Legislation moving through Illinois' General Assembly could give parents of twins and higher order multiples more of a say in whether or not their children are placed in the same school classroom.
In many cases, school districts have their own policy on whether twins are separated or kept together in school. Some will consider the parents' wishes. Those that do choose to separate the children, typically do so because it is believed this will improve social development.
Dr. Lisabeth DiLalla, who conducted a behavioral study on twins separated and kept together in Great Britain classrooms in 2007 said that's not necessarily the case, especially if they are shy.
“Keeping them together will allow them a safe space so they can in fact explore more and make more friends," said DiLalla.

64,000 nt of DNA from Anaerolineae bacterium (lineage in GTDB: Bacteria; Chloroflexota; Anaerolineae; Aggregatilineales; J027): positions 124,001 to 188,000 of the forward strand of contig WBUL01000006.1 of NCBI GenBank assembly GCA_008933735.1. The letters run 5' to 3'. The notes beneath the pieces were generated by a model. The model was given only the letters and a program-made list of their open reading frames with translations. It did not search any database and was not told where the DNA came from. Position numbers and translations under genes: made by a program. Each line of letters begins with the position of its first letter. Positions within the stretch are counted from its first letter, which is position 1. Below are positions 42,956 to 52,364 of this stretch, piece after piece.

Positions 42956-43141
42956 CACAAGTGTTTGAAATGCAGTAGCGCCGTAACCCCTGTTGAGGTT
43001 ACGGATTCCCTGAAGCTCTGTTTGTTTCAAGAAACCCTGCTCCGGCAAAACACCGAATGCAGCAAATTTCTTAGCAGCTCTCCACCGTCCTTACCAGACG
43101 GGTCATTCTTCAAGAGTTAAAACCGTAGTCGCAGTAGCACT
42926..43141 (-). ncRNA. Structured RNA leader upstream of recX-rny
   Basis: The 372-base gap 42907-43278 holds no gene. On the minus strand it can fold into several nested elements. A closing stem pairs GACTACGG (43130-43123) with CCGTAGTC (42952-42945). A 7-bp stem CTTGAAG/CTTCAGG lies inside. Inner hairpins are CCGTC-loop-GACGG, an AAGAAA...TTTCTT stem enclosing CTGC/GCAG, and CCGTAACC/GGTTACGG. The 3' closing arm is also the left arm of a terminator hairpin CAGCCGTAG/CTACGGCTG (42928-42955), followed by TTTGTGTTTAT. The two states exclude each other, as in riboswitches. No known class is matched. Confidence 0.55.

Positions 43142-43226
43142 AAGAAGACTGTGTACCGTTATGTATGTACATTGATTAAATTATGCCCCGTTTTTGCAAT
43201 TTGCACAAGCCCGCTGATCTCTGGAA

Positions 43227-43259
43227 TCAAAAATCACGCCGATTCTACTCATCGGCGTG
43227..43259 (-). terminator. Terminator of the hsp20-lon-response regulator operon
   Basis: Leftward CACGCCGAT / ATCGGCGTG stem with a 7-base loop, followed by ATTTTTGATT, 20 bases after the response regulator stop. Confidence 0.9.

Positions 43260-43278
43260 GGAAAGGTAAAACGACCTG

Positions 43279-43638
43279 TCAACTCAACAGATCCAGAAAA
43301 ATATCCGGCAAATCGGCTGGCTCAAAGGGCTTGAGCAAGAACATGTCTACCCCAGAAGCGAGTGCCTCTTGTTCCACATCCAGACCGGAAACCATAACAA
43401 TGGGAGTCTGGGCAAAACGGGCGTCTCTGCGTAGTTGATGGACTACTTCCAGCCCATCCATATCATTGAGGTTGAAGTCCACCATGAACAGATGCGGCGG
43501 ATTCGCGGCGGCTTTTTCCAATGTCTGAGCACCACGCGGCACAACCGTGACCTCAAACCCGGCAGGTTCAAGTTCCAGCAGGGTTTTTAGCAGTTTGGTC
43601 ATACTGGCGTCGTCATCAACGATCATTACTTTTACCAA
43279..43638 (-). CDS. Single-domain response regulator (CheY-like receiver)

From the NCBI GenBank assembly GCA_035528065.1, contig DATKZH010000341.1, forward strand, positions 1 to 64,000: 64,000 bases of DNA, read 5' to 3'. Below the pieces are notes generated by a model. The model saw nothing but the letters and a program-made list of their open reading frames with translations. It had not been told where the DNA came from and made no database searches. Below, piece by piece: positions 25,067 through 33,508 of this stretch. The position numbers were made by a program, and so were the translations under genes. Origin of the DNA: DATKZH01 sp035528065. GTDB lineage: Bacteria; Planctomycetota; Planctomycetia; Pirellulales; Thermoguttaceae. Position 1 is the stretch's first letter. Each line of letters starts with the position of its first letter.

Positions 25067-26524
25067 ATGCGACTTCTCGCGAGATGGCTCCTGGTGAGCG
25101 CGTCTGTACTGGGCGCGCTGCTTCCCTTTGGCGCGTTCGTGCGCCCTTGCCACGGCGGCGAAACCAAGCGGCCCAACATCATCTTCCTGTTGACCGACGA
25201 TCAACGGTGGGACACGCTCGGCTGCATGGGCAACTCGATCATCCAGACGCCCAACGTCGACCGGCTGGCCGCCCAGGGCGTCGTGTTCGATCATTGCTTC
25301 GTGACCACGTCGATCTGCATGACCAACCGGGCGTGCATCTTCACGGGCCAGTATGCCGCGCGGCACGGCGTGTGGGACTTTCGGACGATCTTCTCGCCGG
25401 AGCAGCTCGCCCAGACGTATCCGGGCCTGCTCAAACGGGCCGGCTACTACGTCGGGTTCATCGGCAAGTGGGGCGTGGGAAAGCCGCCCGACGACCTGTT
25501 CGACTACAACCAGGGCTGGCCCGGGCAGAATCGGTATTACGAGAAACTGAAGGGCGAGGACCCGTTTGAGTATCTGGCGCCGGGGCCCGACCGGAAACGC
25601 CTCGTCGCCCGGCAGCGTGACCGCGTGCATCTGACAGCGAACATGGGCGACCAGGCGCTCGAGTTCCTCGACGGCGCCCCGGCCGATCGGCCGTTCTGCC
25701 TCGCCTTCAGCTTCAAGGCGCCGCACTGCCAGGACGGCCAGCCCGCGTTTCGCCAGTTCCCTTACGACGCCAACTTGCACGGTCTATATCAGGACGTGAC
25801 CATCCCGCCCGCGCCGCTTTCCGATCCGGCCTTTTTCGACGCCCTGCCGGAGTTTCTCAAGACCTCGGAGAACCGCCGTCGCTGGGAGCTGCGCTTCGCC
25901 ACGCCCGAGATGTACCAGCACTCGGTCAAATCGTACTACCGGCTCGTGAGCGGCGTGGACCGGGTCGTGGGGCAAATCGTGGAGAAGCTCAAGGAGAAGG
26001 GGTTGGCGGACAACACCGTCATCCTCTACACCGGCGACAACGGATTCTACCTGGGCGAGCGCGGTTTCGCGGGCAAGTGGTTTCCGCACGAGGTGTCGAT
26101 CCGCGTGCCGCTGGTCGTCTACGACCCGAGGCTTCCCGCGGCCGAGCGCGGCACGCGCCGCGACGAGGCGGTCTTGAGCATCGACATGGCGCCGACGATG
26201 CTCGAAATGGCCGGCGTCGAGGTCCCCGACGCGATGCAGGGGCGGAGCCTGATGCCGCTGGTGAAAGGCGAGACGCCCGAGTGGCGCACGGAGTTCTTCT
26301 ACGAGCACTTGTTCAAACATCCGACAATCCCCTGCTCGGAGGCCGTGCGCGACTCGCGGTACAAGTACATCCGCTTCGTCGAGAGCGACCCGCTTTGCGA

DiLalla’s study found, if twins had any behavioral problems before school and were separated in the classroom, the problems persisted. If they were kept together, behavioral problems became less of an issue. She said there are no studies examining academic achievement in these cases.
“It’s a bad idea for schools to say we will always keep twins together, or we will always separate them," said DiLalla. "Because with some children it’s really valuable to be kept together."
The legislation passed through the House this spring. It would still have to be approved in the Senate and signed by the governor before it can become law.